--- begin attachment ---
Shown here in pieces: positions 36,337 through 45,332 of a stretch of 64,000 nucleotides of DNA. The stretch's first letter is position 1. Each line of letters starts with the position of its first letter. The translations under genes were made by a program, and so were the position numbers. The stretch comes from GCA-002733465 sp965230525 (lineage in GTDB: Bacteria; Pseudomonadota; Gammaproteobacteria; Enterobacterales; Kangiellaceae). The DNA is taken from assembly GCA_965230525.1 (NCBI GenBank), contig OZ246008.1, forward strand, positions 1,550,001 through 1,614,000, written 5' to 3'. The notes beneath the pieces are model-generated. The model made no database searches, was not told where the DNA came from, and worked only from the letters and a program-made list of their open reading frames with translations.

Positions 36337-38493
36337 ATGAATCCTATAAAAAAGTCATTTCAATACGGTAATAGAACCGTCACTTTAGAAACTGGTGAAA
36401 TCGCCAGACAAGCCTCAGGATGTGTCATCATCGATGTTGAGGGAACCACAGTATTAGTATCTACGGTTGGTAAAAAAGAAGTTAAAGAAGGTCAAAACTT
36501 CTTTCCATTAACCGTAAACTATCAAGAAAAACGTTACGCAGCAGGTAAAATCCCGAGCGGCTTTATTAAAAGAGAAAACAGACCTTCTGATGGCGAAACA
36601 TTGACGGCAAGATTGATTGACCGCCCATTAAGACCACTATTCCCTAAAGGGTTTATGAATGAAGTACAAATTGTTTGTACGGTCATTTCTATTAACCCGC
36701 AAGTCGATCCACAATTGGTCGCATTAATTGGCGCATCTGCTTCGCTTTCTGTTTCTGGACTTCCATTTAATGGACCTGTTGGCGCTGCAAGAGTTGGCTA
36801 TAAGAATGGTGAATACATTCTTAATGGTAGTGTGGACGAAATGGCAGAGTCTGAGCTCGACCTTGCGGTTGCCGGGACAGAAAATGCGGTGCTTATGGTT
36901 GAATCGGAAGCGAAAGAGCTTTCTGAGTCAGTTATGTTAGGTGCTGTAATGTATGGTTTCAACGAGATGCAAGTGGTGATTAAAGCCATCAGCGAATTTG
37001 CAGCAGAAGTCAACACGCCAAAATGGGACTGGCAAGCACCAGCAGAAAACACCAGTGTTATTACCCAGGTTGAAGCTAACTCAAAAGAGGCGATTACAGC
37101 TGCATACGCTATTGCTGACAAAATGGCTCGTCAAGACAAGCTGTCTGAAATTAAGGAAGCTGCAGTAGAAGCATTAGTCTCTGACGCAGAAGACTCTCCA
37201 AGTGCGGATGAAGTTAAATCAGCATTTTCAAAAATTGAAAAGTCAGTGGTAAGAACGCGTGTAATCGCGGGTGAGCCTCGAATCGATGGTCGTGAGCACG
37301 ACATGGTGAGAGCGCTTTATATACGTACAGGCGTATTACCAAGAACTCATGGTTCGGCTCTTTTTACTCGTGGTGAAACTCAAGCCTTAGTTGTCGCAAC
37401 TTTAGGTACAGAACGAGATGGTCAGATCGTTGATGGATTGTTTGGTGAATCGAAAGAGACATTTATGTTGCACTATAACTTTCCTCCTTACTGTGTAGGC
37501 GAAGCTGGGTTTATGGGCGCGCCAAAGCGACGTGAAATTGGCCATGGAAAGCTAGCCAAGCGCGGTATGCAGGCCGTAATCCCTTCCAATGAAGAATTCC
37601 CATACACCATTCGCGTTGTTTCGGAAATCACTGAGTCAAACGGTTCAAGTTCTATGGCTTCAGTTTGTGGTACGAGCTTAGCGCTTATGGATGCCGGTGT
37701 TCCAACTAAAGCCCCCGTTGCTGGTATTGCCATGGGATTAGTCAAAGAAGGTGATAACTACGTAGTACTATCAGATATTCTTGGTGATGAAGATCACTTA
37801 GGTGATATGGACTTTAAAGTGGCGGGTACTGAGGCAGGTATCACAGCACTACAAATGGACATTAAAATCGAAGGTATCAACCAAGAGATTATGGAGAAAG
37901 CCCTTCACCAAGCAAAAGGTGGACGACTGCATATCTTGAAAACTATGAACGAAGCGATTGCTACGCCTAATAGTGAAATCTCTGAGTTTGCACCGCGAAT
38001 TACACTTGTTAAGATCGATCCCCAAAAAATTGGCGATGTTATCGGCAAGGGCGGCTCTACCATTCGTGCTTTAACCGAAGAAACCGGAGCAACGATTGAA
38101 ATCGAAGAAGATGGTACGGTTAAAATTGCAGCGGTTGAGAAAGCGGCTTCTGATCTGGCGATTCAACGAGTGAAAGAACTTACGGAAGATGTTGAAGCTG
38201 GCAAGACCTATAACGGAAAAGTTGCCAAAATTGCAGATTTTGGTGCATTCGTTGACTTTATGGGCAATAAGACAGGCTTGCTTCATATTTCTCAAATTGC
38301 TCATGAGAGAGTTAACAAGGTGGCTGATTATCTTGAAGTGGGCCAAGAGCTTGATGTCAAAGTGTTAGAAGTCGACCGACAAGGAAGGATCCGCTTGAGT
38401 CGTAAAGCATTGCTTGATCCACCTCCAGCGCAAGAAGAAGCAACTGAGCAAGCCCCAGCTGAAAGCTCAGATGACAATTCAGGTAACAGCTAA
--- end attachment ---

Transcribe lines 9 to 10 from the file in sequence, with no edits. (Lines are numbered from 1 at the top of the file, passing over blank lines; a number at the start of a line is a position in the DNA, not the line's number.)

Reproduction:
36901 GAATCGGAAGCGAAAGAGCTTTCTGAGTCAGTTATGTTAGGTGCTGTAATGTATGGTTTCAACGAGATGCAAGTGGTGATTAAAGCCATCAGCGAATTTG
37001 CAGCAGAAGTCAACACGCCAAAATGGGACTGGCAAGCACCAGCAGAAAACACCAGTGTTATTACCCAGGTTGAAGCTAACTCAAAAGAGGCGATTACAGC